Engelberg, Switzerland — HIS figure is hunched against the fine driving snow on the steep mountainside: a shapeless form, with his baggy olive-drab pants and a worn poncho thrown over an old chamois-colored rucksack. But his almost shuffling walk is absolutely sure. It is said of Hans Waser, a Wildhuterm (park ranger) for 26 years, that he ''finds his way, not with a compass but by the marmot holes.'' His blue eyes pierce the great space we walk through ''like an Indian,'' says Gusti Imfeld, my guide.
Five inches of new snow fell last night; the jagged, towering rock faces on each side of the slope we traverse are visible behind a pale wash of white. We are enveloped in a white silence, broken only by a faint ''chirrr,'' the song of a Schneehahnm.
Hans has invited us, a rare honor, to come with him as he surveys the elusive chamois (a small goatlike antelope) in the area below the Rugghubel and the Alpine peak, the Engelberger Rotstock, a vast 6,000-foot slanting depression surrounded on three sides by ridges of Alpine peaks. Suddenly Hans stops. Twenty yards in front of us, on a rock, stands a chamois. Then two more, a mother and her young. And then far above us on the precipitous slope, we see a whole herd, strung out on the rocks, more than 20 of the elegant animals.
By the time we wind along the curving trail that short distance, the chamois are far below us, just specks in the wide white valley, the only evidence of their having been above us: long strings of footprints crossing the path in the snow. We watch them meander in the grand expanse with no hint of their feat of a moment before. ''Oh, the chamois!'' I heard from several Swiss, ''They dance!''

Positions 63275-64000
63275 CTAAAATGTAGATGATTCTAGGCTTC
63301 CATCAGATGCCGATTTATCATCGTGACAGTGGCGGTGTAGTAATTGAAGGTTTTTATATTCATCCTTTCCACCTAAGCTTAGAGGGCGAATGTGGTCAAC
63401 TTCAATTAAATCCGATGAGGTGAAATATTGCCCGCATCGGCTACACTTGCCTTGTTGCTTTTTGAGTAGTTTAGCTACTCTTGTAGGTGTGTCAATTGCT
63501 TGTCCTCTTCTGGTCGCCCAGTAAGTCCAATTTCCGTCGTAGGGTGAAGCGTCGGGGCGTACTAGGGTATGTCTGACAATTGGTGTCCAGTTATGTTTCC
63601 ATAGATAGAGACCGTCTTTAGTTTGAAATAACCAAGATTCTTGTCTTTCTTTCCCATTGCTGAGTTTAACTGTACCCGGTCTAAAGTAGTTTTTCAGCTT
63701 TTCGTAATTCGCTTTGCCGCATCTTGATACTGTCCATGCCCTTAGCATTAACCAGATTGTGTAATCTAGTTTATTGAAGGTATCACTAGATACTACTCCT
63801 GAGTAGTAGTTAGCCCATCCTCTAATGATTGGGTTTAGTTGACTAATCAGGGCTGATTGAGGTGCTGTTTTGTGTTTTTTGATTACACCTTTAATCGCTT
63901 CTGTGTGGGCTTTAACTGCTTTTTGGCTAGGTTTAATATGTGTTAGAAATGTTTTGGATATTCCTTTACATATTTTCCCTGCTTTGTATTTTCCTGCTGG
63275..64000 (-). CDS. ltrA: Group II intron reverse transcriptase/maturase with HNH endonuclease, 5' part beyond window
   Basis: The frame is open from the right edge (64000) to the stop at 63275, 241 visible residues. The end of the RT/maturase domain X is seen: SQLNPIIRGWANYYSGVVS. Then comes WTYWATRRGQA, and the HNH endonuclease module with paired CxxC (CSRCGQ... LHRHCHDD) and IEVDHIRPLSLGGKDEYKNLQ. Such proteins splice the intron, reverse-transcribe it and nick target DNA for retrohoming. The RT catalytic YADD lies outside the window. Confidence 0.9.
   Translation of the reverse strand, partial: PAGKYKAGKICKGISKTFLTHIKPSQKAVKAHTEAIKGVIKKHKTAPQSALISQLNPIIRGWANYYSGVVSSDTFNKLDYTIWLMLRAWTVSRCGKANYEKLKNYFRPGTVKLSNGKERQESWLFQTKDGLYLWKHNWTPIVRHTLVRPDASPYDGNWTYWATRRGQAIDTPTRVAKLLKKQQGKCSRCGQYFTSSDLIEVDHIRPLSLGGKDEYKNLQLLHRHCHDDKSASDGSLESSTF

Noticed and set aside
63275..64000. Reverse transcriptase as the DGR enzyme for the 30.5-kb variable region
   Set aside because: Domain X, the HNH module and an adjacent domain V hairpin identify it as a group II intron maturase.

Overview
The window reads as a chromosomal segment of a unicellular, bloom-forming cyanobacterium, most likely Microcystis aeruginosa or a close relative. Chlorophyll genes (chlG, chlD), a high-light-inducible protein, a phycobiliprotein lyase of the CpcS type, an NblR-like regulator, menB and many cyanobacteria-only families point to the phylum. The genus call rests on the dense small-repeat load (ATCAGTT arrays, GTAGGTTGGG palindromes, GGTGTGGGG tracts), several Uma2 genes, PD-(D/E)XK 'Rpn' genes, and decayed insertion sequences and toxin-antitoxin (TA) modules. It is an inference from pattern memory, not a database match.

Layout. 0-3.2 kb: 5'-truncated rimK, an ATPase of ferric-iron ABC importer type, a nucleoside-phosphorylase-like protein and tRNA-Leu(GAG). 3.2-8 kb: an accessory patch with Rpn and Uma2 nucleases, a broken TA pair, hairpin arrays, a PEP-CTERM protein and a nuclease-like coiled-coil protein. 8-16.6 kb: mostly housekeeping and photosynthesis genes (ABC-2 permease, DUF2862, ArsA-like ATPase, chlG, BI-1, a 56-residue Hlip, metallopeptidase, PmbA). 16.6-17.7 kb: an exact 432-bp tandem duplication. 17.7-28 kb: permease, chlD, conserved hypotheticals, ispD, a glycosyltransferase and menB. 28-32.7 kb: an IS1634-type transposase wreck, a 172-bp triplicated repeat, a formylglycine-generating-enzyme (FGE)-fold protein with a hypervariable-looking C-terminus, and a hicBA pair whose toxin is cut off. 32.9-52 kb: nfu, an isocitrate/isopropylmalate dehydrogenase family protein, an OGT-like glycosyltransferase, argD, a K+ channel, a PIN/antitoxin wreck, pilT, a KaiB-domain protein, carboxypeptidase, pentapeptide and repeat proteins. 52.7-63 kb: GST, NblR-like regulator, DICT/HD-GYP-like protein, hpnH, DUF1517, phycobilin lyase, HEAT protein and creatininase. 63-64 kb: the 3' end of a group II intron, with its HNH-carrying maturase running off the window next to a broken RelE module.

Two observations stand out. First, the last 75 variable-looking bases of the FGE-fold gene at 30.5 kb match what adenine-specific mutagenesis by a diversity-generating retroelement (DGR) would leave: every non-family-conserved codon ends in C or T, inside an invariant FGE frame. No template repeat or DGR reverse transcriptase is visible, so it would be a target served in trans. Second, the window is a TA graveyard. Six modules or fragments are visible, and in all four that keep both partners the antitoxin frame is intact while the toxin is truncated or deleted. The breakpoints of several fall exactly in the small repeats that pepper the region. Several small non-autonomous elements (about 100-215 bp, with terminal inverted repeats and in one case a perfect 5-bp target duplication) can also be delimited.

Engelberg has been a preeminent mountain resort since the very beginning of Swiss tourism, when the British fell in love with the ''romance'' of the mountains. The small town in its totally enclosed valley was a stop de rigueurm on the grand tour, and has a long history of eminent visitors - Queen Victoria among them.
But long before tourism, Engelberg was renowned. It was owned by the Benedictine abbey that still dominates the town with its massive complex of imposing old buildings. The monastery was founded in 1120, and governed the valley as an autonomous state until 1798, when a wise abbot saw the direction of the times and offered to divide the monastery land with the people. It was a policy formally reiterated by the Congress of Vienna in 1815, when the principle of equality among the Swiss cantons was laid down as a basis for officially recognized Swiss neutrality. Every morning the bells of the abbey ring out, and the pealing fills the village. Its organ is famous, and Mendelssohn is reputed to have produced some of his finest improvisations playing on it.
Engelberg itself is simply home to most of the Swiss who live there - not a picturesque playground. As I was wandering across the rolling green meadows late one afternoon, watching the light striping the rock peaks and taking in the brown Swiss cows above me, I came toward a dark-brown ''picturesque'' barn. Just outside it, I passed the farmer himself, a dairy farmer, young and strong, but whose every movement spoke of the fatigue of a long day's work. As he smiled ''Gruezi,''m the importance of the cows came to me. Switzerland has little arable land, and that very high. The most efficient solution for land use is dairy cattle - and the end product, cheese. What the tourist often sees as colorful is shrewd practicality - and hard work.
Unmistakably colorful is the alp descent, a ritual descent of the cattle from the high pasture of summer, the alp. Again and again during the two weeks I was in central Switzerland, I heard the full, sonorous clanging of the Treichlem, the huge cow bells signaling movement. The same pageant is repeated in reverse in the spring. But it is not staged for tourists, not announced. Instead it marks and celebrates an important event in the economic life of the individual farmer.
I was very fortunate to come upon an alp descent not far from Engelberg on a paved highway outside of Lucerne. Around a sharp bend, the road was suddenly full of large lumbering cows. They were led by a man in a red embroidered jacket. Great headdresses of fresh flowers and small Swiss flags decorated the lead cows, and all wore huge brass bells almost a foot high - some richly embossed - on wide black leather straps.